This set of experiments examined the effects of prenatal buprenorphine (BUP) exposure on three measures of sexual differentiation in rats. Pregnant female rats were divided into four treatment groups: 0.6 mg/kg BUP, 0.3 mg/kg BUP, a pair-fed control (PFC), and an untreated control (UTC). Drugs were injected starting on gestation day (GD) 6 and continuing through GD 20 with a 48-h interval between drug administrations. Three variables were examined in the offspring: anogenital (AG) distance on postnatal day (PND) 1, spontaneous parental behavior on PNDs 23-28, and saccharin consumption on PNDs 42-55. Whereas prenatal BUP exposure had no effect on AG distance, spontaneous parental behavior was impaired in the 0.6-mg/kg-exposed offspring on two measures: pup-retrieval latencies and pup-directed behaviors. Furthermore, although both control groups and the 0.3-mg/kg-exposed offspring showed the expected sex difference in consumption of a 0.25% saccharin solution, this difference was not displayed by the 0.6-mg/kg-exposed offspring. These findings suggest that exposure to relatively high doses of buprenorphine during development may have long-term effects on behavior.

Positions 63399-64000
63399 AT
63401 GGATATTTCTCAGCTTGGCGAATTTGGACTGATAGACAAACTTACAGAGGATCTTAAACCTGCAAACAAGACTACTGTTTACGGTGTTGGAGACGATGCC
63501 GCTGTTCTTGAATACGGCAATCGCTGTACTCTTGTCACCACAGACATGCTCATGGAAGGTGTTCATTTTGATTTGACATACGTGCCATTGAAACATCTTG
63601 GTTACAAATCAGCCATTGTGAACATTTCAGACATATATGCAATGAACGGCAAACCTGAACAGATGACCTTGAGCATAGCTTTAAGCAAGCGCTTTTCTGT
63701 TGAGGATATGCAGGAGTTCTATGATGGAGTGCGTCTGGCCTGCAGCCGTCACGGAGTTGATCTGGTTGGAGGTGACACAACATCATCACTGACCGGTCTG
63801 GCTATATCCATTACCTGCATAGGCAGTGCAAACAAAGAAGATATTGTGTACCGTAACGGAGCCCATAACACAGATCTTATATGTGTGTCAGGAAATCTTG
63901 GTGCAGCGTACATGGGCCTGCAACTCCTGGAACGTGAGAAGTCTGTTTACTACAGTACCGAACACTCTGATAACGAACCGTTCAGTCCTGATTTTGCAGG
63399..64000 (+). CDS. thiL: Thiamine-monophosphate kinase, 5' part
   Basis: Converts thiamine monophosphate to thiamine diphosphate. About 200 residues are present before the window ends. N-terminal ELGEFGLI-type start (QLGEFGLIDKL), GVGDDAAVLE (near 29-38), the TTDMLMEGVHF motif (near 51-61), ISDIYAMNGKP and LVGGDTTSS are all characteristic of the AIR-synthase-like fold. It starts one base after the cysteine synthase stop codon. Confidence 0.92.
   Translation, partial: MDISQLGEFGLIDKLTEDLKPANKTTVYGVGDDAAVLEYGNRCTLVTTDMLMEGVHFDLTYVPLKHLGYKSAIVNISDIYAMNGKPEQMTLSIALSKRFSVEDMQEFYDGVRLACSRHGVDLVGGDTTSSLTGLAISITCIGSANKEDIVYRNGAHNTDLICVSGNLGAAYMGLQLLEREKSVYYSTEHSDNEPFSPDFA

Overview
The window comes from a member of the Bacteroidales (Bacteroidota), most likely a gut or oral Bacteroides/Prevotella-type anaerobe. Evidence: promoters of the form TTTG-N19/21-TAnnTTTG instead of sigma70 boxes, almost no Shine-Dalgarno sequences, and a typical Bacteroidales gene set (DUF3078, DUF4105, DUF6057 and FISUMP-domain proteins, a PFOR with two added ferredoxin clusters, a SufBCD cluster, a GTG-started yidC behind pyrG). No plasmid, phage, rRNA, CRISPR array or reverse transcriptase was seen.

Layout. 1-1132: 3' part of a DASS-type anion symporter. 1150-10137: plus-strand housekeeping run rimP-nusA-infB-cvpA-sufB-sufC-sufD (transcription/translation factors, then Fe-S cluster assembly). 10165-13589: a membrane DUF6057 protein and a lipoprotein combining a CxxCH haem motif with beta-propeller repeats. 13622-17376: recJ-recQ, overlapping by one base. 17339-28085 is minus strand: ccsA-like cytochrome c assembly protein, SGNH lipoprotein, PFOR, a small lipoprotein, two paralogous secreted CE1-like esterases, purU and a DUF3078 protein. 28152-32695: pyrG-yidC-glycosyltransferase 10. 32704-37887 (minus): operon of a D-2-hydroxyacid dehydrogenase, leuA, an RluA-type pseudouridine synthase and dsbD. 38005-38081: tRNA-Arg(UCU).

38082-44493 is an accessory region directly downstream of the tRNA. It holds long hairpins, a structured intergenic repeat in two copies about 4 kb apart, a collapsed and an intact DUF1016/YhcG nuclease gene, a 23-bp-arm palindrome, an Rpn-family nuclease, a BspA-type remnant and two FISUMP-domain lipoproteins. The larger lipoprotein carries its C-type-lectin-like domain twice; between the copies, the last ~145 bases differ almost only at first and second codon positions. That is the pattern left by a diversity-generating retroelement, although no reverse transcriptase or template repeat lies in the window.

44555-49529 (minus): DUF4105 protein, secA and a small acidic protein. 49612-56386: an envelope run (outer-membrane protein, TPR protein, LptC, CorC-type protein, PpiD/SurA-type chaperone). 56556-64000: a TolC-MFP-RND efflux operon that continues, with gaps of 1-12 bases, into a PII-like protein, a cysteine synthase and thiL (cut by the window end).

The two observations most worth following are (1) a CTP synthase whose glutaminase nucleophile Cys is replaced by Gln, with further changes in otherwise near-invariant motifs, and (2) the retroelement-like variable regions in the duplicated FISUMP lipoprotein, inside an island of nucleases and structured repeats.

|Number of pages||7|
|Journal||Pharmacology Biochemistry and Behavior|
|State||Published - Oct 1997|
Bibliographical noteFunding Information:
This work was supported in part by grants from the University of Kentucky Multidisciplinary Center on Drug and Alcohol Abuse and from Psychology Department Incentive Funds to S. B. and by a Howard Hughes Undergraduate Research Award to V. M. C. Buprenorphine was obtained from the National Institute on Drug Abuse.
- Prenatal buprenorphine exposure
- Sexually dimorphic nonreproductive behaviors
ASJC Scopus subject areas
- Clinical Biochemistry
- Biological Psychiatry
- Behavioral Neuroscience